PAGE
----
Melanie Wagner, Country Manager DACH of the Israeli HR tech company HiBob, adressed the changing working world and the question of what expectations of work the younger generations of employees in particular have in her keynote. With these expectations, not only the demands on modern workplaces changed. They also put topics such as mental health and a flexible organisation of the workdays and workspaces on the agenda of HR managers.
What moves the new generation of employees
“We are no longer staff numbers, we are people.” This is how Melanie Wagner, who studied politics and law in Heidelberg and held leading positions in international IT/tech companies, introduced her NWX keynote. Her central statements in keywords: It was not only the Corona pandemic that changed the working world. It is increasingly defined by younger employees who value their work completely differently than older generations. Generations Y (Millennials) and Z, i.e. those born between 1981 and 2012, are primarily engaged in the meaning of work, the vision of a company and the moral motivation of the individual. The values of these employee generations are just as individual as their demands on leadership.
Young generations question classic hierarchies and want to be perceived as people and to be treated with appreciation by management. They also want to be able to organise their working hours according to hybrid models. This confronts companies with unprecedented challenges. Rigid work structures and the classic “nine to five” job are passé. The younger generations are looking for more flexibility in their jobs and a habitat and workspace that fits their values. So, although living expenses and financial security are very important to the younge generations of employees, the basic recruitment issues have changed. Issues such as the number of business trips or the availability of a company car have taken a back seat to the possibility of working from home and taking care of family.
Covid-19 has accelerated the transformation of the working world and hit like a meteor. The new reality consists of the realisation of personal goals in life on employee side and necessary change processes on company level.
Modern HR requires flexibility
Rigid working hours, office only and working in urban centres belong to the past in this new working world. Work from Home (WFO), Work from Office (WFO) and Work from Anywhere (WFA) are, as a consequence, the components of a modern “hybrid work” mix. Employees want more flexibility especially in terms of when, where and how they work. The representatives of Generation Z and Y want to be able to balance career and personal life, but also separate them from each other; the habitats should not mix too much. Their preferred New Normal is a workweek with two to three office days and working from home on Monday and Friday. In the USA, 83 per cent of all employee generations even prefer a 4‑day week, Wagner quoted a survey by GoodHire.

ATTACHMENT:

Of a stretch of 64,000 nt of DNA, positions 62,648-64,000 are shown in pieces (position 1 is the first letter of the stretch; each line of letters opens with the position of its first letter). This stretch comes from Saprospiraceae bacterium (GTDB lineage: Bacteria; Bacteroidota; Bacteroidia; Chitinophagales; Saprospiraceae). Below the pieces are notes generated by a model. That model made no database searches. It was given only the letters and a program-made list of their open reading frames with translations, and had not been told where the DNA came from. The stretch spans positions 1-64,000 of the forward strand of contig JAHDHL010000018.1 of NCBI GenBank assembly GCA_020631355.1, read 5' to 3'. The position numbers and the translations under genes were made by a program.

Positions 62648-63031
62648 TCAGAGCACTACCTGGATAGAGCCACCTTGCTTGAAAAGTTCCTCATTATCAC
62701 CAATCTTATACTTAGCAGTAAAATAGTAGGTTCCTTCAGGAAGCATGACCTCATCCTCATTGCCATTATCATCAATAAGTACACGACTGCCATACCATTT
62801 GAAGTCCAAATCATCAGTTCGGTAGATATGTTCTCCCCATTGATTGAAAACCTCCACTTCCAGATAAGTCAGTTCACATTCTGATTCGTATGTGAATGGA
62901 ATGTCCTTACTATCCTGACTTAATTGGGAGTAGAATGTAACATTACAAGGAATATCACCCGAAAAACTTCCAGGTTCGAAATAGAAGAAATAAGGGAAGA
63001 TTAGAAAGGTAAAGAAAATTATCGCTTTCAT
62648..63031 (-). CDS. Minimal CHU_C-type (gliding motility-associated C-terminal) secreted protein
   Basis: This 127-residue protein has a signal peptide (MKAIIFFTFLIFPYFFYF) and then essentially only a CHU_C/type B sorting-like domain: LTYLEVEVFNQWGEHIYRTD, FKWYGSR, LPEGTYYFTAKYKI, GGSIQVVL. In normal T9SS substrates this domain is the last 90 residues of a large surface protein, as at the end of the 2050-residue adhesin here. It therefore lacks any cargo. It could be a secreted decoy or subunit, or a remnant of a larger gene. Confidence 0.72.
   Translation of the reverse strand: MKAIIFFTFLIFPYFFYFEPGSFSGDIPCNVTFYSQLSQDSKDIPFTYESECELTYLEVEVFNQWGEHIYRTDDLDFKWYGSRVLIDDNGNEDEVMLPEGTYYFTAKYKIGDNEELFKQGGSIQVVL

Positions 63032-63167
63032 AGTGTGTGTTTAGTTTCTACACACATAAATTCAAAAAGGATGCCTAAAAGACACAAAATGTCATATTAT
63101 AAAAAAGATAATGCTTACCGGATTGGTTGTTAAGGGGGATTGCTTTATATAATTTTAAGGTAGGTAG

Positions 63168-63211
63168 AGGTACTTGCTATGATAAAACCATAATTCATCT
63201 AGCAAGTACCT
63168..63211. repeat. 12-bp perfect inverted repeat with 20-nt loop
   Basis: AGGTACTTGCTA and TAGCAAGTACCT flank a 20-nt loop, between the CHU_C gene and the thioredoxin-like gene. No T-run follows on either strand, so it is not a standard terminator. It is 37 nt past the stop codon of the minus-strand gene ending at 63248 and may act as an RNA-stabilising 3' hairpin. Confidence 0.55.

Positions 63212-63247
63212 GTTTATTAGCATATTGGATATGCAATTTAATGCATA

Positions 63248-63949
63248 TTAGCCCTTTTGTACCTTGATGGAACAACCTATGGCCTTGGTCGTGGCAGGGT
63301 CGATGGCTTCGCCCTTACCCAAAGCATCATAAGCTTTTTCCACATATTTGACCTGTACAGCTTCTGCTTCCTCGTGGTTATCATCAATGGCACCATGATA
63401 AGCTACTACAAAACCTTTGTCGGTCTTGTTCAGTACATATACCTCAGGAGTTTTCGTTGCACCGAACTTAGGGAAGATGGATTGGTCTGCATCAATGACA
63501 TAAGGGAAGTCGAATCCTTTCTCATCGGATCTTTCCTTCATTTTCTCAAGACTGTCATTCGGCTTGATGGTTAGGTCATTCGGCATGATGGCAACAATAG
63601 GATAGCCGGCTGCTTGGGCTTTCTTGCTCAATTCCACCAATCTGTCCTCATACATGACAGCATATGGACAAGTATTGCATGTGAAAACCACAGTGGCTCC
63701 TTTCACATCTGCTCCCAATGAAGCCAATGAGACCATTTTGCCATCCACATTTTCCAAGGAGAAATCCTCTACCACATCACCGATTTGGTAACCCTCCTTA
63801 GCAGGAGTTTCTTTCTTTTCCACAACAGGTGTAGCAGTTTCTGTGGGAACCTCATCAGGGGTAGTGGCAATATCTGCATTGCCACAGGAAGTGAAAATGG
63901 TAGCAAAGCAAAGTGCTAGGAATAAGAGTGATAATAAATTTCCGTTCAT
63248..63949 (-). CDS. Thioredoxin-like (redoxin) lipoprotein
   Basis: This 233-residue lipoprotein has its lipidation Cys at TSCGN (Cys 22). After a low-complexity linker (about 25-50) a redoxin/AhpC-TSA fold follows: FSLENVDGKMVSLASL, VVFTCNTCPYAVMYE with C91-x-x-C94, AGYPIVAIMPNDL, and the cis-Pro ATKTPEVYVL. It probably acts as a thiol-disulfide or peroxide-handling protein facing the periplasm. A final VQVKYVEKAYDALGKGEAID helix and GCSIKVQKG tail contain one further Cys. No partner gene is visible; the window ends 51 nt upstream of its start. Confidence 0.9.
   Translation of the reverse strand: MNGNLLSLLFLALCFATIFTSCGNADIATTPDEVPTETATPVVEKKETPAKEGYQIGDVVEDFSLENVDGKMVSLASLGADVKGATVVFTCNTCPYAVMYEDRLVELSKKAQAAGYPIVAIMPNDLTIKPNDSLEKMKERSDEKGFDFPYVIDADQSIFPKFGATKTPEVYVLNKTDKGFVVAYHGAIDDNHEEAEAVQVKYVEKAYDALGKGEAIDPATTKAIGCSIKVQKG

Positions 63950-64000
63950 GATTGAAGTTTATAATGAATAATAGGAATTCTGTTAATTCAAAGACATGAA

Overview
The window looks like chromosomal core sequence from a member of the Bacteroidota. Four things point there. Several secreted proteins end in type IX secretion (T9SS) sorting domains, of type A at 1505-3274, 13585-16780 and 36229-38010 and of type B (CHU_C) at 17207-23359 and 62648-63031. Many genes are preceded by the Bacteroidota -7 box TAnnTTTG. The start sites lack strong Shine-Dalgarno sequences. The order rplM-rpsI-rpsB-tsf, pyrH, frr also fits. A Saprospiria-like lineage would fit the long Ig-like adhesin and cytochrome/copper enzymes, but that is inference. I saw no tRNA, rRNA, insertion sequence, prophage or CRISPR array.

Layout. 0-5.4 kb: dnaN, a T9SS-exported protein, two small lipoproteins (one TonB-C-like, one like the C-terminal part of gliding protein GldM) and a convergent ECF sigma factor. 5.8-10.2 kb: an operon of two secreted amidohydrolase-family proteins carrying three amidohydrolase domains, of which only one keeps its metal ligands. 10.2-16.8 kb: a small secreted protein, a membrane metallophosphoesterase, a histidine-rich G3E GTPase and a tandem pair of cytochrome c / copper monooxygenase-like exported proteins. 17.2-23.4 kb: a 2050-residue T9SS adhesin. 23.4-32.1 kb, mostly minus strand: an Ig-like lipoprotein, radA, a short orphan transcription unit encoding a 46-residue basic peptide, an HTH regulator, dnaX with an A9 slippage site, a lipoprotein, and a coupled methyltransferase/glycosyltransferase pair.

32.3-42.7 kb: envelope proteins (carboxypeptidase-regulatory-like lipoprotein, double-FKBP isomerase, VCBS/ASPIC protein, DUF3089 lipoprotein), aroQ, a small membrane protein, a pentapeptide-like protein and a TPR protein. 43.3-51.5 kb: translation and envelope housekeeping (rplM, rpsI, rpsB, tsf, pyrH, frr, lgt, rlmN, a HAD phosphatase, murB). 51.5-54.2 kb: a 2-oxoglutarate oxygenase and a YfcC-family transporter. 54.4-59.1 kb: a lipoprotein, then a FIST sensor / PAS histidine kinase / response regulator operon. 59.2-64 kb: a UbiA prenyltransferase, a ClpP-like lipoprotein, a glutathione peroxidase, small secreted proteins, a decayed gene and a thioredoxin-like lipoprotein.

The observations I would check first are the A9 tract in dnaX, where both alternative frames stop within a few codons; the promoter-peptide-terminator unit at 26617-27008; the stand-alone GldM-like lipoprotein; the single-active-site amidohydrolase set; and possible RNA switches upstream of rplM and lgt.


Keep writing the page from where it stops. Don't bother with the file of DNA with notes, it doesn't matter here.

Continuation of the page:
New Issues on the Agenda of Human Resources Managers
Aside from remote and hybrid work, issues such as employee health and mental health become the centre of focus. With 45 per cent of younger generations claiming to suffer from burnout, and as many as 50 per cent claiming to be permanently or mostly stressed, companies will have to prepare to put more emphasis on mental health discourse. The issues of diversity and inclusion (DE&I) are also becoming more important. For that purpose, there is an increasing shift from classic hierarchies towards dynamic teams and meaningful collaboration. Looking at the evaluated top five reasons of the “Microsoft Work Trend Index 2022” for employee dismissal, the main issues for the younger generations, besides personal well-being, are work-life balance (24 per cent), lack of trust in management or executives (21 per cent) and lack of flexible working hours and workspaces (21 per cent).
The classic recruitment processes have served their time
Melanie Wagner assumes that companies must make even more effort to bring talent on board and keep it. This can succeed by a corporate culture that is both employee-centred and regardless of office presence, and which pursues a clear vision. Credible corporate values must be made liveable and tangible. “Certainly, there will continue to be applications towards a company in the future,” says Wagner. However, the HR tech and sales expert sees companies increasingly having to engage in a kind of sales process in the talent market. She predicts success in recruiting for companies that present themselves to potential employees in the best possible way and authentically highlight the purpose of work as well as the company’s purpose.
Looking at her own company, Wagner concludes by pointing out the advantages of new HR tools. To create a resiliently and inclusive corporate culture that can successfully deal with the rise of hybrid teams and flexible working, “intuitive HR tech platforms are needed that all members of an organisation, including HR teams, managers, supervisors and individuals, benefit from.”